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Phina Oruche – Identity Crisis Interview Phina Oruche – Identity Crisis Interview
Phina Oruche – Identity Crisis Interview

Following highly successful runs at the Edinburgh Fringe 2016, International Slavery Museum Liverpool, Identity Crisis by Phina Oruche (of ITV’s Footballers’ Wives, Channel 4’s Hollyoaks and Celebrity Get Me Out of Here fame come to Ovalhoue, London. This hilariously funny one-woman sketch show explores identity struggles that are common to us all.

 

Ebony Online – caught up with the delectable lady ahead of her five day stint at this very famous theatre to explore race, identity and confidence tricksters.

 

EOL: What is the play about and what racial, international and personal incidents happened that triggered your inspiration for the play?
PO: For me the play is about dealing with loss. The loss of my niece, the loss of my mind through grieving for my niece, the loss of my position through objecting about the segregated radio stations that I was working on. The international incidents were the ongoing deaths of my American brothers in custody, starting with an 11-year-old called Tamir Rice, and as a mother, could have been my son, and then Sandra Bland who could have been my sister or one of my friends, so for the first time in life all I had to cope failed me.

 

EOL: Tell us about some of the nine characters the play uses to explore the ideas of ‘Identity Crisis’?
PO: We have Sir Bobby Blue, director of a large 62 media establishment; Rasta, a street emperor in his 30’s; Mama Nukku – a flamboyant 70-year-old religious woman who has had to fight for everyone, especially her daughter. Then there’s Amy Tan, a working class white girl aged 18 who is image-obsessed, has the Liverpool look,
scouse brows, spray tan with massive lashes and Mary the middleclass white widow, who’s relied on her husband her whole life and now has to cope alone. Another is Antonio de Silva, a greasy haired gorgeous 29 Italian immigrant.

 

I had a ball playing these people, I am very adept at characterisation, and so I was able to put those specific traits that I love to great and funny use. I think you get more from people when you’re telling them a story and can make them laugh in the process. I also think that being a Scouser and having that madcap sensibility was part and parcel also.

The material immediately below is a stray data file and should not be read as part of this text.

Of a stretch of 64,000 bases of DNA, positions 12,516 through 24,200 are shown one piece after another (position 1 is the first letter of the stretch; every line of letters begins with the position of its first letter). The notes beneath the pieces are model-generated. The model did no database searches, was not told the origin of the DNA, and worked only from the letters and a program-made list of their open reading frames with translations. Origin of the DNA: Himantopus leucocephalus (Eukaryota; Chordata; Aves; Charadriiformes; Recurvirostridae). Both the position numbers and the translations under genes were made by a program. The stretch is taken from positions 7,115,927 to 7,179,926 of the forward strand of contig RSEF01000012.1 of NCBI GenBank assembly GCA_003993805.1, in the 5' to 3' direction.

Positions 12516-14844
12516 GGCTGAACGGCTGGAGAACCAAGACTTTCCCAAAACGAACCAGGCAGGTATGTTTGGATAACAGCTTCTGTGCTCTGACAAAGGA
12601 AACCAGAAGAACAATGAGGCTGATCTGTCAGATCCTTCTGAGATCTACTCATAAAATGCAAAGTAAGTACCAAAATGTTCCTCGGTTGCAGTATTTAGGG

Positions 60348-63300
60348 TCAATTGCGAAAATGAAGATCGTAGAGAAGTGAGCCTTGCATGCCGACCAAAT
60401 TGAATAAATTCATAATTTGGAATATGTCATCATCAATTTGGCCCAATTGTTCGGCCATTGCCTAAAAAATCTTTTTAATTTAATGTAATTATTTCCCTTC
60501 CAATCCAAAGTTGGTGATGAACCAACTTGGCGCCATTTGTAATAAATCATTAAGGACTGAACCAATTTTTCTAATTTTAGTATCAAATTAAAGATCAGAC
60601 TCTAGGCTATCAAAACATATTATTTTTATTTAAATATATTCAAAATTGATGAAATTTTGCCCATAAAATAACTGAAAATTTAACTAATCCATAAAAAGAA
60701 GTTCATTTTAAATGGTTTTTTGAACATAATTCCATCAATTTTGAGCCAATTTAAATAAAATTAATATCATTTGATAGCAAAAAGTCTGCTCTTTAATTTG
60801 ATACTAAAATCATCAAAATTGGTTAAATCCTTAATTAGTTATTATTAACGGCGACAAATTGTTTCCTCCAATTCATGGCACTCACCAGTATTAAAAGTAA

EOL:Why do you feel or see Identity as a crisis?
PO: I don’t see identity as crisis, far from it, I HAD an identity crisis because all the external labels that society places on you such as mother, wife, `actress, friend, radio presenter etc all collapsed.

 

EOL: Tell us some of the hilarious and not so hilarious experiences you had in the fashion world that you highlight in your play?
PO: I have been stalked, I have been robbed by a white middle class confidence trickster called Sean Smith, who specialises in intellectual fraud.

 

EOL: What do you want the audience to leave with or experience after watching the production?
PO: That we are more than the summary of our DNA, we are more than the culture we have adopted or adapted to, that we are the sum of our collective parts and that there is more that unites us than the things people use to separate us, and finally that for me, I got my identity fixed in God, my creator, because when as else failed it was all I had.

 

EOL: Why did the unfortunate experiences of your niece’s death cause you to reflect on your own life?
PO: It made me want to mother like never before as I suddenly realised this little bundle was my only hope and so I grasped my son so tightly, made everything revolve around him as you just don’t know the day or the hour, how long you have got. It made me an incredible mother, instead of passing him to others to be reared whilst I pursued my career. I quit, and I grabbed hold of all the chances to teach him to ride a bike, bake a cake, watched his football game; I really paid attention to him and I doubt I would have done that otherwise, if it wasn’t for seeing the preciousness of life.

 

EOL: Do you believe there is still an issue of race and casting, as you’ve said previously the play allowed you the freedom to play characters you were never cast for?
PO: There is an issue of race in everything, however I don’t dwell on it. If I want to play a certain type of part I will pick up my pen and create it.

 

EOL: What have been some of your experiences of race and discrimination from the world of fashion, theatre and entertainment, as our readers are very interested in these issues?
PO: Too many to recount, and serves me no purpose to do so, I am interested in the solution of me being able to express myself to the best of my ability before God and man.

 

EOL: What advice would you then give to a young aspiring actor, actress or model hoping to make their way in these professions.
PO: Write, don’t compromise. Ask questions and train, train, train. Make sure your craft is tight.

 

EOL: Finally what next Phina after this production?
PO: Taking the play to NYC and spending a year there with my son.

 

Photo credit: Paul Jones